Of course, Yakuza games aren’t just about the main plot and fighting, they’re also full of side stories and activities. Most of the activities remain in Yakuza 0, but with some changes and additions. The mainstays like the UFO Catcher, gambling, batting cages, karaoke, fishing, bowling, and so on are still around. There are, however, strange additions like telephone center dating, where you pay and wait for phone calls, then try to convince the girl to go out with you on a date. It’s like a really old school version of Tinder if you’re looking for an explanation of how this works as someone who didn’t grow up in the 80’s. You also can unlock, and trade with a couple of creepy pelvic-thrusting guys, different erotic videos to watch, which aren’t X-Rated but VHS tapes of real women the characters can watch at a peep booth. There’s no nudity that I’ve seen, as it’s mostly just girls in bikinis, if you were wondering. There’s video games to play at SEGA Arcades, and they’re all time appropriate, with Super Hang On, Outrun, Space Harrier and Fantasy Zone available. Disco dancing is a rhythm game that’s interesting to see, and there’s a Cat Fight Club with women’s wrestling tournaments that you can bet on and play Rock/Paper/Scissors during, but it’s mostly random and not fun. There’s also Pocket Car Racing, which is interesting and more involving, with custom parts for the RC cars.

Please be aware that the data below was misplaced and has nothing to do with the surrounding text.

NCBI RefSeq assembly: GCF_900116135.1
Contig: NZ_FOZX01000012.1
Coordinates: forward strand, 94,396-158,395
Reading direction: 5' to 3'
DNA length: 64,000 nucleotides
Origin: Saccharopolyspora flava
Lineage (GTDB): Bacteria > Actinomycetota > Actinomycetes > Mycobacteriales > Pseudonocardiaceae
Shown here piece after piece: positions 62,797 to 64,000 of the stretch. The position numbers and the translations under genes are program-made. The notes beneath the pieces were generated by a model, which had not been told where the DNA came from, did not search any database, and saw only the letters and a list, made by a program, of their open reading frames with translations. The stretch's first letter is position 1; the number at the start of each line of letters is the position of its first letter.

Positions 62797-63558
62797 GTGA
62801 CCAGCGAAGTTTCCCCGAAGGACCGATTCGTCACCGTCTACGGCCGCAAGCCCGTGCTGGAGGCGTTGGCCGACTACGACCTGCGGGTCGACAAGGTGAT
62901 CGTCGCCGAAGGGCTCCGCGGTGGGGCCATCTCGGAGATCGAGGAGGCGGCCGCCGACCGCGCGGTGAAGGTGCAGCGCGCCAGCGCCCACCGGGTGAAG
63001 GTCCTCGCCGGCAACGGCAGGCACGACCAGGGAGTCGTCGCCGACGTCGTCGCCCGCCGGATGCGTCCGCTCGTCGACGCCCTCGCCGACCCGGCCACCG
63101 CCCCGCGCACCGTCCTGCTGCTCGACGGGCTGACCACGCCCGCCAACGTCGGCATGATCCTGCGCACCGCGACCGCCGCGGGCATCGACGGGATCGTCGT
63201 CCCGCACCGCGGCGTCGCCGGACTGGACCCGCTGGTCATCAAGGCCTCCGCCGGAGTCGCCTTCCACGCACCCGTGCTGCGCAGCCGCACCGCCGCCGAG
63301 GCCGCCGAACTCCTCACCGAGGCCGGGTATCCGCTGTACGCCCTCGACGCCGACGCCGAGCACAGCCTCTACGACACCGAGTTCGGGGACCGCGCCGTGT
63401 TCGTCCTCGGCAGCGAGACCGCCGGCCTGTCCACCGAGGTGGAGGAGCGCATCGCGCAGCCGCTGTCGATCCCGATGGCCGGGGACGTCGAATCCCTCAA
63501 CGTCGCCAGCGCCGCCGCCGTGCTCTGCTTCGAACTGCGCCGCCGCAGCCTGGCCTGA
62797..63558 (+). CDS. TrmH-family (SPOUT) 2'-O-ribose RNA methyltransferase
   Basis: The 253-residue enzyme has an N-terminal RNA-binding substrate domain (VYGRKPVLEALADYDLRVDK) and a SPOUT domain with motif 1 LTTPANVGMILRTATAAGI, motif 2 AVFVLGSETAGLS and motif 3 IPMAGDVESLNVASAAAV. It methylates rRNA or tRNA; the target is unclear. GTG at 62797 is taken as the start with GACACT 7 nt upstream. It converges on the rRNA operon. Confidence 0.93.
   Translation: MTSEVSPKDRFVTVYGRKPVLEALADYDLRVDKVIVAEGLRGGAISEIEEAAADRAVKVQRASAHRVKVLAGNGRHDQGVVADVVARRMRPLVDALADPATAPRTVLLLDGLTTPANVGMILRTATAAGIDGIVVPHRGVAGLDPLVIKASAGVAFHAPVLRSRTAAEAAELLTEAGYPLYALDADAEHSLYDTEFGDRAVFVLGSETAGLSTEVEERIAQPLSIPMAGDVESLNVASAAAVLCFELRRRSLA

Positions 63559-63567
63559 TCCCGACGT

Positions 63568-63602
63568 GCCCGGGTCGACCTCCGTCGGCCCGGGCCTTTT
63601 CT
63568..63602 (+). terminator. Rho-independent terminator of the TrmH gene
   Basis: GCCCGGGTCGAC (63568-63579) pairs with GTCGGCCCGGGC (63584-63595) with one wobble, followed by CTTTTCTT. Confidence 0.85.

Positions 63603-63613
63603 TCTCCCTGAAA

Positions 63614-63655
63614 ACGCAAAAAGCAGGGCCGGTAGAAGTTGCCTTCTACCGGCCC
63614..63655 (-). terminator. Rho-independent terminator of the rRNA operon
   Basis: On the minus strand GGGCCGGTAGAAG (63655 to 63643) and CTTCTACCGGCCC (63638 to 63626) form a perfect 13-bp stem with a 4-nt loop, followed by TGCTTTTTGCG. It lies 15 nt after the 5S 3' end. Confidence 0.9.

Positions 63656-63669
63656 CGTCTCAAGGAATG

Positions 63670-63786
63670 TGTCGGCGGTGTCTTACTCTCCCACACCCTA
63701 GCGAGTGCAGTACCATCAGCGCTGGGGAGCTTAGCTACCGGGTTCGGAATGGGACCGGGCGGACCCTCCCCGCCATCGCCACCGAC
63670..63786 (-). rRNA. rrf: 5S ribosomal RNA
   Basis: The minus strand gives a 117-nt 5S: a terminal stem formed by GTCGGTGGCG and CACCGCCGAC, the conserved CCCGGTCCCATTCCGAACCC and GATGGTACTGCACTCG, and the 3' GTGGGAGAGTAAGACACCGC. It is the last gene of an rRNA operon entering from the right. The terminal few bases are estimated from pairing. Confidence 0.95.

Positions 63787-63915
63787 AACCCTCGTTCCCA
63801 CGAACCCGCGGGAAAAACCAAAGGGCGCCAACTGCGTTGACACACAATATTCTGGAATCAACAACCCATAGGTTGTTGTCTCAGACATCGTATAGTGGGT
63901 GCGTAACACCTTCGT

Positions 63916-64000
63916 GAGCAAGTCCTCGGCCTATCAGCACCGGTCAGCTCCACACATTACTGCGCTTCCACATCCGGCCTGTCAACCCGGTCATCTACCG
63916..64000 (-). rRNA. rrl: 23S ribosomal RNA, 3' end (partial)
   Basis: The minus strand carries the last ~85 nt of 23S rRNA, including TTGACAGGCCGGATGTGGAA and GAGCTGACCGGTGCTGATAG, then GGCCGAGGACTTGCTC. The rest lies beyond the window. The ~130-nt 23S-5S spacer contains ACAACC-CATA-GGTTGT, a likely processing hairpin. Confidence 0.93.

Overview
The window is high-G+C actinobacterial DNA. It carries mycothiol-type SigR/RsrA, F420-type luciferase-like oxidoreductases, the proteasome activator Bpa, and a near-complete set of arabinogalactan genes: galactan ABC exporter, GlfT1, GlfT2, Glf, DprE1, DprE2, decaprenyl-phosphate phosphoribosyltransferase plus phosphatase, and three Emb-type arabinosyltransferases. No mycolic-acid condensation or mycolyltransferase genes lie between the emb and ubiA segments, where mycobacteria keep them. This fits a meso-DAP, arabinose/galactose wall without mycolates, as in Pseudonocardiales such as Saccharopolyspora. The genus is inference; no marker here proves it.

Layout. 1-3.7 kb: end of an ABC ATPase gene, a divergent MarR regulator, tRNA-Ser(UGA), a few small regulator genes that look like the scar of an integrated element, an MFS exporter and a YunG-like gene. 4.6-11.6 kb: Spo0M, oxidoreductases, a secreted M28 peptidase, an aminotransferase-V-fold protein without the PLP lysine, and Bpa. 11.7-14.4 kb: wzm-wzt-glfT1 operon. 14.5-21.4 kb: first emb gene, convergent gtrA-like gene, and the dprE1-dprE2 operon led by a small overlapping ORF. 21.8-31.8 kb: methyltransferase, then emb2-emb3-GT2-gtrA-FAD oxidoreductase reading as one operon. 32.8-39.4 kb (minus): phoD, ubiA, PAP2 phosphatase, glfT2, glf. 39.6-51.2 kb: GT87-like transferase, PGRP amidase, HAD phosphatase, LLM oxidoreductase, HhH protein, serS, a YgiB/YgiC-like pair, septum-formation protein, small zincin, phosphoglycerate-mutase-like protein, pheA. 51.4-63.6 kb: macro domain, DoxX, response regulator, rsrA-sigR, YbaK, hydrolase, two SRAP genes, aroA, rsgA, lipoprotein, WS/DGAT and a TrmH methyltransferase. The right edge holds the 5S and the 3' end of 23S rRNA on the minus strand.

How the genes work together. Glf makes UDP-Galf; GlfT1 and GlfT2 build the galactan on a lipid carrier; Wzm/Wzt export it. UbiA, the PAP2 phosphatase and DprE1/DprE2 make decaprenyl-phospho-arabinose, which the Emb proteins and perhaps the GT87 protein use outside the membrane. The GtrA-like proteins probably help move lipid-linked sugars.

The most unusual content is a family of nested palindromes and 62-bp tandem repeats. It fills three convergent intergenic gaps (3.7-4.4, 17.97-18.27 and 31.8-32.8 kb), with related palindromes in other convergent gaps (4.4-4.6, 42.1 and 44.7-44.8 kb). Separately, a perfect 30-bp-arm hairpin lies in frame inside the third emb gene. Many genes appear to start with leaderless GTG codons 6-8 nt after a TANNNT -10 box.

There is so much more, and while I’m double digit hours into the game so far, it still feels like I’m just scratching the surface. It has all the usual things a fan of the series would love, but with a higher frame rate and a better fighting system.